Ian Hollingworth, Head of Claims for ECIC


In 2016 the UK Sentencing Council announced major modifications to the penalties for health and safety at work offences following concerns that existing sanctions were too low to act as a significant deterrent.   To ensure fines would have an ‘economic impact’ on the offending employer, fines would be set relative to the size of the business and the potential harm that could have been caused.  

Since that time, the number of fines that are reaching six and seven figures for Health and Safety at Work offences have risen starkly in England and Wales.   

It is therefore important that NFRC members prepare themselves and guard against the risk of facing much higher penalties for Health and Safety breaches. 

The modifications to the guidelines for England and Wales mean that some large roofing contractors businesses with turnovers exceeding £50million convicted of corporate manslaughter can now face fines of up to £20million. Furthermore, individuals such as company managers or directors who are found guilty of a breach in duty of care to their employees could face a custodial sentence of up to two years.  

Just to underline the scale of this change, in the year since the new guidelines were introduced there have been 19 fines of over £1million compared to 3 in 2015 and none in 2014 [1].   

From a roofing contractor perspective, what really concerns ECIC, as a specialist insurer in this market, is the fact that we have seen a significant uplift in the frequency of HSE notifications in the past year, with around 4 times the number of that in previous years.   

In addition to this, due to the wide bracket of fines under the new guidelines, (ranging from £1000 to £4million), mid-sized roofing businesses could face a fine similar to that of a much larger company with much deeper pockets. As many of our policyholders are classed as mid-sized roofing firms (with turnovers between £10million and £50million) some could argue they are disproportionately impacted by the new guidelines. 

Previously a £250,000 – £500,000 fine was the range for the most serious offences under the old guidelines whereas now, dependant on the company’s annual turnover (as opposed to profitability), the fine could be as much as £10million for exactly the same incident. 

It has also been interesting to see just how much information the sentencing process in England and Wales takes into account. Firstly, the Courts are required to consider the level of ‘culpability’ ranging from low i.e. the company did not fall far short of the appropriate standard, to high i.e. a deliberate breach of, or flagrant disregard for the law. Aggravating factors e.g. cost-cutting at the expense of safety as well as any mitigating factors such as a good health and safety record are then also considered at this point. The level of harm in this process is then categorised on a level of 1-4 and refers to the potential harm that could have been caused rather than the actual injury sustained. Cases involving corporate manslaughter are classed as either Category A where incidents are indicated to have had a high level of harm or Category B, where a lower level of culpability has been established. The fine imposed is then determined based on the annual business turnover.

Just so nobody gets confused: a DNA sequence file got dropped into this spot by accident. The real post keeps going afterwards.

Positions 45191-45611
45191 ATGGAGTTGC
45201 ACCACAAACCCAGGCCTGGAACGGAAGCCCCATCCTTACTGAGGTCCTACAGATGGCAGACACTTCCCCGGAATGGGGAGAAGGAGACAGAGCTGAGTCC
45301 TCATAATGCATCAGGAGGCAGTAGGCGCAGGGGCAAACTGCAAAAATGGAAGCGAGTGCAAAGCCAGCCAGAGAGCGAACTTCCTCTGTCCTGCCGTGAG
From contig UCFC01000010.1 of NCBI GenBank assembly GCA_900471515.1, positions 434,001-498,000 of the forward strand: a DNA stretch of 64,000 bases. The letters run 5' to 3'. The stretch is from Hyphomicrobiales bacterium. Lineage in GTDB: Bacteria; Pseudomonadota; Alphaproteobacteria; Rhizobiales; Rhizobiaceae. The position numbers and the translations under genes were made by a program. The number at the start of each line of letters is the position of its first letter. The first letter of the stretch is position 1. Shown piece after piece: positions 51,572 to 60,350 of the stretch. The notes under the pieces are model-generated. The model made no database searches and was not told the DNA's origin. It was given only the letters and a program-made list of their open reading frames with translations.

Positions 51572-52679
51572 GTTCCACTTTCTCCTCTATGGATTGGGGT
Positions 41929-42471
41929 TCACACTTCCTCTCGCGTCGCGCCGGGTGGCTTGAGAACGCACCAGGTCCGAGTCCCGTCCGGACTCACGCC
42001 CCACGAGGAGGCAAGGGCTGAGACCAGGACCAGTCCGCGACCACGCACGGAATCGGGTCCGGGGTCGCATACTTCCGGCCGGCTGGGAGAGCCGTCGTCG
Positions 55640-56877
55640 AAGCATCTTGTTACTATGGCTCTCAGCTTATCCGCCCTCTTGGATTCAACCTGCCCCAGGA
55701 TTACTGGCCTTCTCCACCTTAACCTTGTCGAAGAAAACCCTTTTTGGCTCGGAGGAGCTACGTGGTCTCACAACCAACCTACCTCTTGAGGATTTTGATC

Without stating the obvious, the increase in the number of HSE prosecutions and the level of fines being imposed under the new guidelines in England and Wales should provide a warning to roofing contractors.  It starts with having an effective and robust approach to complying with health and safety laws. They must also have evidence of this approach with each and every worker signing site specific health and safety assessment forms at the outset of each job to ensure they are aware of any risks, the control measures in place and personal protective equipment needed. In a recent survey we conducted amongst contractors, 1 in 4 firms failed to take this approach[2]

A roofing contractor with a neat folder detailing its health and safety practices and risk assessments may feel they have fulfilled their obligations but, if those documents were not provided to the employee that will not stand up in a court of law as evidence the claimant ought to have known about the risks and known what preventative action to take.  This exposes the contractor to claims for civil damages and if serious enough a prosecution by the HSE which may ultimately lead to a significant fine or even imprisonment. 

The roofing contractor must provide evidence that the worker read the risk assessment, understood the risks and signed and dated the Health and Safety policy document prior to them commencing the work.   A signed, dated document is the crucial piece of evidence a contractor needs to demonstrate compliance with the relevant statutory duties of care and Health and Safety Regulations. 

Without a proper risk assessment detailing the risks and control measures shown to and signed by the workers involved, the contractor leaves themselves open for criticism by the courts in the event a claim is made for not taking all reasonable measures to protect their employees.   

The outcome of a Court prosecution could be immensely damaging not only on a financial level, but on personal level for the company directors and the reputation of the business.   

EC Insurance Company Ltd (ECIC) is authorised by the Prudential Regulation Authority and regulated by the Financial Conduct Authority and Prudential Regulation Authority. FRN: 202123.

[1] Health and Safety Sentencing Guidelines One Year On Report by IOSH in partnership with Osborne Clark LLP, Jan 2017.  

[2] 357 Contractors surveyed March 2017